What Is a Physiatrist?

Medically Reviewed by Melinda Ratini, DO, MS on July 08, 2021

Chronic pain is one of the most common reasons people seek medical care. It reduces your quality of life and restricts daily activities, contributing to higher rates of depression and anxiety. Untreated pain is also associated with an increased risk of health problems like heart disease, respiratory infections, and reduced mobility. 

Physical Medicine and Rehabilitation physicians, also called physiatrists or PM&R physicians, diagnose the cause of pain and develop a comprehensive treatment plan. They have broad medical expertise to help patients with a range of pain-causing conditions that can occur at any age.

What Does a Physiatrist Do?

Many issues can cause pain, like injury, illness, or medical conditions such as those related to the brain, spinal cord, nerves, bones, joints, and muscular system. A physiatrist can identify what’s causing pain and help a person manage and treat the issue, with the goal of recovering mobility and functional well-being.

To do this, the physiatrist focuses on the whole body — not just a single problem area — and assembles a treatment team to optimize care and recovery, which can include:

A physiatrist’s treatment plan is very specific to an individual patient. Depending on the root of the problem, a physiatrist may focus on:

Education and Training

As medical doctors, physiatrists must graduate from medical school before continuing in their specialized training. This process involves:

  • Four years of medical or osteopathic medical school
  • An additional four years of postdoctoral training in a physical rehabilitation residency
  • Gaining board certification with the American Board of Physical Medicine and Rehabilitation or the American Osteopathic Board of Physical Medicine and Rehabilitation

Many physiatrists will pursue more graduate training or complete fellowships in specific areas, like pediatrics, traumatic brain or spinal cord injuries, or sports medicine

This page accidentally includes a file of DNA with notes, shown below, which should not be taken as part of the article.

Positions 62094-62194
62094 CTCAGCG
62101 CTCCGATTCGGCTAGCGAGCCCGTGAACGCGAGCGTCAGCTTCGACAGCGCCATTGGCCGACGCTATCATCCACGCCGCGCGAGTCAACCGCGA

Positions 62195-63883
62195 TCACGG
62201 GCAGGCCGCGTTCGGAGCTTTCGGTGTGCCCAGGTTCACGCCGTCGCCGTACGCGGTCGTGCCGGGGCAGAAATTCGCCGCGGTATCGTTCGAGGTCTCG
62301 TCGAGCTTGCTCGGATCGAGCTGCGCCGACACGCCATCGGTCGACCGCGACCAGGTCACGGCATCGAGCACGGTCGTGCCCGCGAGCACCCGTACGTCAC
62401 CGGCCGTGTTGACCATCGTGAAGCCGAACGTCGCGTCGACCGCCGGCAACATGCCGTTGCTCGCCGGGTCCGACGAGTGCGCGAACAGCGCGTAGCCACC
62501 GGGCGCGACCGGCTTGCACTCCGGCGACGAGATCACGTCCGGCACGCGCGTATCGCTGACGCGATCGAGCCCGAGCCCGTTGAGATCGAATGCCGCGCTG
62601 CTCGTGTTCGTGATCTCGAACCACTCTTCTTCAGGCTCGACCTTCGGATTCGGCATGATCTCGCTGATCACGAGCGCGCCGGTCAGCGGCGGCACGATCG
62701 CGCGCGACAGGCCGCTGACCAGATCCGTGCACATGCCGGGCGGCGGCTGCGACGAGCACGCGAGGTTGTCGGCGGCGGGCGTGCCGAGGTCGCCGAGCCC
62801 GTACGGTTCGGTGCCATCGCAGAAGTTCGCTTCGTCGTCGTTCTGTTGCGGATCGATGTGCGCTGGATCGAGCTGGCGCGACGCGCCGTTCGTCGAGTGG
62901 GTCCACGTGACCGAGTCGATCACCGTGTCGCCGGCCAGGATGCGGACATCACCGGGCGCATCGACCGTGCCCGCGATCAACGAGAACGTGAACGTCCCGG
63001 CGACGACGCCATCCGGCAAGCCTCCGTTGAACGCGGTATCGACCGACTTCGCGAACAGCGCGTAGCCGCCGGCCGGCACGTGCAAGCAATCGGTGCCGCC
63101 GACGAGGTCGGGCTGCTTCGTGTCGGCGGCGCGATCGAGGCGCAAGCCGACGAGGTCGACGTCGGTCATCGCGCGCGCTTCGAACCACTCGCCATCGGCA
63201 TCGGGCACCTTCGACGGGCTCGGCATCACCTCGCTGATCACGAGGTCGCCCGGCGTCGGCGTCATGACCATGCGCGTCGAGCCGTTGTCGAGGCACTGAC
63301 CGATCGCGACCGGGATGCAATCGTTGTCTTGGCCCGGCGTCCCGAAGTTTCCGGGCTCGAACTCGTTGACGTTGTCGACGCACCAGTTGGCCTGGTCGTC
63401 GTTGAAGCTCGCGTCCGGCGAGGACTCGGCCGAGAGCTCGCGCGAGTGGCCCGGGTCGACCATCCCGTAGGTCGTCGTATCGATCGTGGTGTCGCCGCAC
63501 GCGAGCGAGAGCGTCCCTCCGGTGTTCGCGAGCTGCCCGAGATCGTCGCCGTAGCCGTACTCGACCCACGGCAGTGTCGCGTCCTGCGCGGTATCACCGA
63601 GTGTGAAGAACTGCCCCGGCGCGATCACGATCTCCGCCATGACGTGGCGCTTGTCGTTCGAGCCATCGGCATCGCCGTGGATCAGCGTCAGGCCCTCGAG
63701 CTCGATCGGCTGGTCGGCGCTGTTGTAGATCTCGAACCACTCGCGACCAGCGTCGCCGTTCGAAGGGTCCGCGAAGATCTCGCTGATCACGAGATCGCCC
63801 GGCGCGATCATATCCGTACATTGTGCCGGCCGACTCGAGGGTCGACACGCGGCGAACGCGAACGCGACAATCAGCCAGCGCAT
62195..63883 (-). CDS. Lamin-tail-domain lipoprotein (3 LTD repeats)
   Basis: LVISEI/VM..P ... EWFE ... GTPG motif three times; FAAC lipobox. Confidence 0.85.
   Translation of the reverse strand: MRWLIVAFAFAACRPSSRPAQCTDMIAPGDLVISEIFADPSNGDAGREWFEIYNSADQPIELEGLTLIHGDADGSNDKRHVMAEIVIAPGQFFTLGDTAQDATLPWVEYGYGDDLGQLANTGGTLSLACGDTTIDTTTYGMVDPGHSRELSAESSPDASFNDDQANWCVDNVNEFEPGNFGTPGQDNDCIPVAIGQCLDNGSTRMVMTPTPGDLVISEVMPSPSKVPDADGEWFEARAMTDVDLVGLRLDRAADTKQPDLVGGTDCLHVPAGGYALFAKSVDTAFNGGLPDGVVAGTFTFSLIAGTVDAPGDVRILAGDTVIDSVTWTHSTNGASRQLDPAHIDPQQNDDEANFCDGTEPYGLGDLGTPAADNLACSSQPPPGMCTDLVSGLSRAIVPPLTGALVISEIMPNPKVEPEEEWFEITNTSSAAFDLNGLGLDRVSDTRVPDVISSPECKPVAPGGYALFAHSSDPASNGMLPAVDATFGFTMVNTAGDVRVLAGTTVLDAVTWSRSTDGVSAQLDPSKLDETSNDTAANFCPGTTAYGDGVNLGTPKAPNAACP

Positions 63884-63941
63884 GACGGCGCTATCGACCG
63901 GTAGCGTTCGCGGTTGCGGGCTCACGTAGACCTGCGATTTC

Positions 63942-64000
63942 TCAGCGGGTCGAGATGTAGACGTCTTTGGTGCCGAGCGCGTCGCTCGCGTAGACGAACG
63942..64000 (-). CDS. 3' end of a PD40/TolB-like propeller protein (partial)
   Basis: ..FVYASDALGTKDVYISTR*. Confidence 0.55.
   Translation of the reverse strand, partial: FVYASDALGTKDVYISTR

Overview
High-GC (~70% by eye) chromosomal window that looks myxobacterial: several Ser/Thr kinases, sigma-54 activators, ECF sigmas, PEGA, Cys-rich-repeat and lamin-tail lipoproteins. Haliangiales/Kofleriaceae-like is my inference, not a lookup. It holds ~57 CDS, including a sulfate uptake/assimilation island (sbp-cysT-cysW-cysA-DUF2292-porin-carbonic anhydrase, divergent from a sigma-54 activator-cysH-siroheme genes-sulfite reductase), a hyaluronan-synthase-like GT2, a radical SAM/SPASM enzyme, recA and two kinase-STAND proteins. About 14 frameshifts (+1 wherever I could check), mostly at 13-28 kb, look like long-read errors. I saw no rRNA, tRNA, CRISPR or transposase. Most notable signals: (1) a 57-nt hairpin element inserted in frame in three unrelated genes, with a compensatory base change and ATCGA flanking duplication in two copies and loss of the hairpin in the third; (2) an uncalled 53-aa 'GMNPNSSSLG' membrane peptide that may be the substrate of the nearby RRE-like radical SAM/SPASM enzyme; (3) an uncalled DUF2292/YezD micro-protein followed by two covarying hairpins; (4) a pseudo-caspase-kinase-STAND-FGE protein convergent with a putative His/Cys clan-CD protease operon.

Reasons to See a Physiatrist

Physiatrists design a treatment plan to improve your quality of life, whether pain or discomfort stems from chronic health conditions, aging-related mobility issues, or short-term pain from an injury.

You may benefit from seeing a physiatrist if: 

You Struggle with Everyday Activities

Accidents or injuries sometimes leave us with pain or limited function, impacting normal activities like getting up, taking the stairs, or resting comfortably. A physiatrist can help design a treatment plan to overcome these issues. They can also help manage ongoing discomfort caused by specific issues like back pain, obesity, nerve damage, stroke, and arthritis.

You Have Limited Energy Due to Illness

Many illnesses and their treatments can cause limited energy. Fatigue can make it more difficult for you to move easily, avoid injury, or reach your exercise goals.

You Have a  aScheduled Surgery or are in Recovery from Surgery

Surgery is traumatic for your body. Building a surgical plan with a physiatrist can prepare your body and streamline your path to recovery.

You’re Going Through a Life Change

Life changes like pregnancy, childbirth, menopause, and aging can create new challenges to physical function. 

What to Expect at the Physiatrist

With their broad training, physiatrists provide general medical treatment to treat pain and prevent further disability. At your first appointment, the doctor will speak to you about your medical and family history to learn more about what may be causing a problem. 

You should also voice your goals for treatment, whether that’s relieving back pain or strengthening muscle performance. Physiatrists work to help you overcome personal setbacks keeping you from living a full life — and what that means to an individual patient guides the best course of treatment.  

If a diagnosis is needed, the doctor may run tests like X-rays, nerve conduction studies, and electromyography to identify the cause of a problem, informing the next steps for a recovery plan. They also look at your holistic health to work around — and improve symptoms of — underlying conditions like diabetes or arthritis. 

This approach guides tailored treatment options like:

  • At-home care programs  
  • Specialized treatment to be carried out by a specialist, like a physical therapist or orthopedic surgeon
  • Mental health care to help you cope with a condition and respond to treatment
  • Alternative therapies like medical acupuncture

Physiatrists may also offer in-office injections including: 

Show Sources


American Academy of Physical Medicine and Rehabilitation: “FAQs About Physiatry.”

American Academy of Physical Medicine and Rehabilitation: “What Conditions Do Physiatrists Treat?”

American Academy of Physical Medicine and Rehabilitation: “What is a Physiatrist.”

American Academy of Physical Medicine and Rehabilitation: “What Makes the Practice of Physiatry Multidisciplinary.”

American Academy of Physical Medicine and Rehabilitation: “What Types of Treatments and Procedures Do Physiatrists Perform.”

American Academy of Physical Medicine and Rehabilitation: “Why Visit a PM&R Physician”

Centers for Disease Control and Prevention: Morbidity and Mortality Weekly Report:  “Prevalence of Chronic Pain and High-Impact Chronic Pain Among Adults — United States, 2016.”

PLoS Medicine: “Untreated Pain, Narcotics Regulation, and Global Health Ideologies.”

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